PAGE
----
Remembering The Wizard of Oz

"The Wizard of Oz" is one of those shows that was shown annually on television beginning in 1959, except, interestingly enough, the year I was born, 1963.

But I am sure, from the time I could watch tv, I watched it each year it was on, if I could.

I'm not sure what year we had our first color television, but I am sure the impact of the show was even greater when all of sudden Dorothy opened that door, and she was in a world of color.

Dorothy and her story of her journey were the seeds of many skits I wrote and performed over the years.

While in high school, some friends and I were rather obsessed with this particular movie. I'm not sure what fueled this obsession, but, before VCR's and DVD's, my friend JB had his mom tape record the entire movie from the television on a cassette tape. In looking at the Wikipedia site, this would have been the 1981 broadcast on CBS airing Friday, February 27 at 8 p.m.

The following Monday, JB and I, and perhaps LR sat in the Kellogg High School cafeteria in the morning and at lunchtime, listening to this tape recording of "The Wizard of Oz", and saying the dialogue and singing the songs right along with the recording.

My now sister-in-law LR reminds me of this incident every once in a while. She remembers walking through the cafeteria and hearing us singing along to the tape, and I believe she may have even stopped and joined us for a while.

But those are my childhood memories of "The Wizard of Oz". The sibling assignment that Raymond Pert gave us a couple of weeks ago, and that I am now finally getting around to writing was this:

"What do you understand about The Wizard of Oz as an adult that you didn't understand as a child?"

I think I understand more today that often what we want out of life, and don't think we have, we have had all along.

Such as Dorothy. She got mad and wanted to run away from home because she thought no one understood her. But then she realized that home wasn't such a bad place, and that "there's no place like home".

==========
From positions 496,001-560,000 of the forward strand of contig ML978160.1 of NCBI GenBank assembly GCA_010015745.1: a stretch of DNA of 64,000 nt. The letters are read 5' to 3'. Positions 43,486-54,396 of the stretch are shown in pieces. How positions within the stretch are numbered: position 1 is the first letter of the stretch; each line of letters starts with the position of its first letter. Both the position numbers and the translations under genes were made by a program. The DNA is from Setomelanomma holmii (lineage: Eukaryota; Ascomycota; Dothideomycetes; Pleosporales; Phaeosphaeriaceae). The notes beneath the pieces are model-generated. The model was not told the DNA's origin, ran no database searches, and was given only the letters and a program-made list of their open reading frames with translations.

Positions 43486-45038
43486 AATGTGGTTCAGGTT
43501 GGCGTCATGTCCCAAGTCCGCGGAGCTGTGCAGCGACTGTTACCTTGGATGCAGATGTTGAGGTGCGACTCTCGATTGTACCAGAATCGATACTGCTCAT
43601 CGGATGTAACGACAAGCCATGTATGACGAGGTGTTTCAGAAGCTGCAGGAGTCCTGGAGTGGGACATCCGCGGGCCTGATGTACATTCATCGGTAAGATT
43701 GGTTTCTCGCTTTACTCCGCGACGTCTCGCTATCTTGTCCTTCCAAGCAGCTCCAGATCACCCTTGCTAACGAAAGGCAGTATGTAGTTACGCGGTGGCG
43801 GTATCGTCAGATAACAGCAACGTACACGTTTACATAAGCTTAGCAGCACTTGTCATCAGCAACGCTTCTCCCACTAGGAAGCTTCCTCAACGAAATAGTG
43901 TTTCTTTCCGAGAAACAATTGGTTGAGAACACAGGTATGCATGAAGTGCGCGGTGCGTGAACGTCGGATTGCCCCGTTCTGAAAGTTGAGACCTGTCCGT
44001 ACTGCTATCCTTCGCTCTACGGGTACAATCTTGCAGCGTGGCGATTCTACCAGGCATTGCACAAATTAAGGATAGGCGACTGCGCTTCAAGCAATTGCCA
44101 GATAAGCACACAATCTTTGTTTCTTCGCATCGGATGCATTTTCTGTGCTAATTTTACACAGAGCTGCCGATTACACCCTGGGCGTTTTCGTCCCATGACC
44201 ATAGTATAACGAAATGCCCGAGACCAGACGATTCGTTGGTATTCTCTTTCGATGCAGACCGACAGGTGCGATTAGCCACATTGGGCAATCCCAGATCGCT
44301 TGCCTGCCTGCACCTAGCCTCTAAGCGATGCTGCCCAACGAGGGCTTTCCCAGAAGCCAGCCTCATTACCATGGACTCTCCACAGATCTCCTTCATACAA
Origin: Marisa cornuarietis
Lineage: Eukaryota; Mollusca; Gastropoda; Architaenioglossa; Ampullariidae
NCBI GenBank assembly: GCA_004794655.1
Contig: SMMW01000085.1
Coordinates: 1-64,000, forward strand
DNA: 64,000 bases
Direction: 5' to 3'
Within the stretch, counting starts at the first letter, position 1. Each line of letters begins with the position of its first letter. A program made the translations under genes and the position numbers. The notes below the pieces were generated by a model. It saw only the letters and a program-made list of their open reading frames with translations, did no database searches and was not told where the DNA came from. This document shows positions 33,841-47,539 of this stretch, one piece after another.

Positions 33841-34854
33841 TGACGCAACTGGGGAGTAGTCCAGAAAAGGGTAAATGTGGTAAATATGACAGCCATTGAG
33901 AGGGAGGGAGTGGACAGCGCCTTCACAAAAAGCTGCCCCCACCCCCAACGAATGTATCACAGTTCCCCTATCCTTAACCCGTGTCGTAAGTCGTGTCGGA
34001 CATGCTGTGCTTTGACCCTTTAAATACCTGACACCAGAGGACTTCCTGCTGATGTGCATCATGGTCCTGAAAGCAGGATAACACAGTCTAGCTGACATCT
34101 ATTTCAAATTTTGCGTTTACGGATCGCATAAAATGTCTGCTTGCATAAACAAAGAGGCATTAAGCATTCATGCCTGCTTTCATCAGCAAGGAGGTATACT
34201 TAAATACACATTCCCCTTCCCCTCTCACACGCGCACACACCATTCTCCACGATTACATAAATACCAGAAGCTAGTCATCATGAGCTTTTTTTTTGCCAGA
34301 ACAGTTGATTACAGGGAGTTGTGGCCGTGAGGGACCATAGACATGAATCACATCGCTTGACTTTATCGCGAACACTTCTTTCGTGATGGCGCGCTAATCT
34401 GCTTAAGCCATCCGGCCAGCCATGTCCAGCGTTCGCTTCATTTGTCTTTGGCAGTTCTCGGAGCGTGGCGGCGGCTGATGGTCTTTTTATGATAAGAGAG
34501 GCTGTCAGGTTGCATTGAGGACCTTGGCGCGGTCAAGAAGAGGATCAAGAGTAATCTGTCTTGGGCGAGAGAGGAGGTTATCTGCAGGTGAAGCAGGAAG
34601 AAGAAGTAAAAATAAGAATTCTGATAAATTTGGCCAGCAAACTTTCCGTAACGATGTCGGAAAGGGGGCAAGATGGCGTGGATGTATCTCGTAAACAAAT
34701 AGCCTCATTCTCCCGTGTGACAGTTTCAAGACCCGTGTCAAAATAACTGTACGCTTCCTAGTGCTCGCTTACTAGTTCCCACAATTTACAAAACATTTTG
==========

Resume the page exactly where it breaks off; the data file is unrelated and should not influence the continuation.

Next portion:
The Scarecrow thought he didn't have a brain, yet he showed his cleverness and smarts all along the yellow brick road as he helped his friends get to the all powerful Wizard of Oz.

The Tinman claimed he didn't have a heart, but he had the most compassion as they traveled the road to the Emerald City.

And the Cowardly Lion, one of my favorite characters in the movie, thought he lacked courage, yet was the bravest of them all.

I think most of us go through a period in our lives when we don't like our home, our family, we want to get away...which part of that is a natural progression of growing up and needing to move away. But then we move away, get some perspective, and realize what a wonderful home we truly have.

And, like the Scarecrow, we often feel pretty stupid. We lack confidence in the things we know, which often keep us from doing things we are able to do, but we think we are too stupid, so we don't even try. But then, we do venture out, our confidence grows, we start realizing the things we are smart at, and we realize we can do some things really well.

Fear often leads us to those times when it seems like we have no heart. We go through a period when we are kind of mean, and we just think about ourselves. But, like the Tinman, we realize we had a heart all along, and that love and compassion for others grows, because we quit focusing on ourself all the time, and start realizing there are people out there who have needs, and need the love of someone else to help them in their lives.

And, like the Cowardly Lion, we think we can't do something because we fear we will fail. But then all of a sudden we are faced with an obstacle, and usually it involves helping someone else we love, and, low and behold, we realize we have

Courage. What makes a King out of a slave? Courage.
What makes the flag on the mast to wave? Courage.
What makes the elephant charge his tusk in the misty mist or the dusky dusk?
What makes the muskrat guard his musk? Courage.
What makes the Sphinx the 7th Wonder? Courage.
What makes the dawn come up like THUNDER?! Courage.
What makes the Hottentot so hot?
What puts the "ape" in ape-ricot?
Whatta they got that I ain't got?

Dorothy & Friends: Courage!

Cowardly Lion: You can say that again.

But, in the end, the lion was very brave, because he had someone else to look out for besides himself. And that gave him the courage he needed.

As the Wizard so wisely told them all at the end, it was inside of them all of the time.

1 comment:

Inland Empire Girl said...

After we watched that movie a thousand times, it is amazing that the true lessons didn't hit us until we were adults.